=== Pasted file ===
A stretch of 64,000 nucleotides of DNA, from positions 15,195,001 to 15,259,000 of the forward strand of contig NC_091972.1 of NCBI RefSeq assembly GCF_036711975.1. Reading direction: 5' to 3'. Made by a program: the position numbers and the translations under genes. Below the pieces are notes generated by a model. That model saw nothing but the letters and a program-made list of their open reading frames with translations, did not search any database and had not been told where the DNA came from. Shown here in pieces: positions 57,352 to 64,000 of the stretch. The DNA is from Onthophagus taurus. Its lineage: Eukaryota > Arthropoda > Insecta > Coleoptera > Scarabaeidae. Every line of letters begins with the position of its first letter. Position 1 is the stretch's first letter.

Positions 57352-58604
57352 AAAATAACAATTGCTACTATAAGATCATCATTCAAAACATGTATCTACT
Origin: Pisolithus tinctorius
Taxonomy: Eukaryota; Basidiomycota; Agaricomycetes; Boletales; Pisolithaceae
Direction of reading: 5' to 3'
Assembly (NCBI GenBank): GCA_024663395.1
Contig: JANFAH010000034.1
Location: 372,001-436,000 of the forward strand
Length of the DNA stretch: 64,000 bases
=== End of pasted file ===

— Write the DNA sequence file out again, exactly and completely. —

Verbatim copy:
A stretch of 64,000 nucleotides of DNA, from positions 15,195,001 to 15,259,000 of the forward strand of contig NC_091972.1 of NCBI RefSeq assembly GCF_036711975.1. Reading direction: 5' to 3'. Made by a program: the position numbers and the translations under genes. Below the pieces are notes generated by a model. That model saw nothing but the letters and a program-made list of their open reading frames with translations, did not search any database and had not been told where the DNA came from. Shown here in pieces: positions 57,352 to 64,000 of the stretch. The DNA is from Onthophagus taurus. Its lineage: Eukaryota > Arthropoda > Insecta > Coleoptera > Scarabaeidae. Every line of letters begins with the position of its first letter. Position 1 is the stretch's first letter.

Positions 57352-58604
57352 AAAATAACAATTGCTACTATAAGATCATCATTCAAAACATGTATCTACT
Origin: Pisolithus tinctorius
Taxonomy: Eukaryota; Basidiomycota; Agaricomycetes; Boletales; Pisolithaceae
Direction of reading: 5' to 3'
Assembly (NCBI GenBank): GCA_024663395.1
Contig: JANFAH010000034.1
Location: 372,001-436,000 of the forward strand
Length of the DNA stretch: 64,000 bases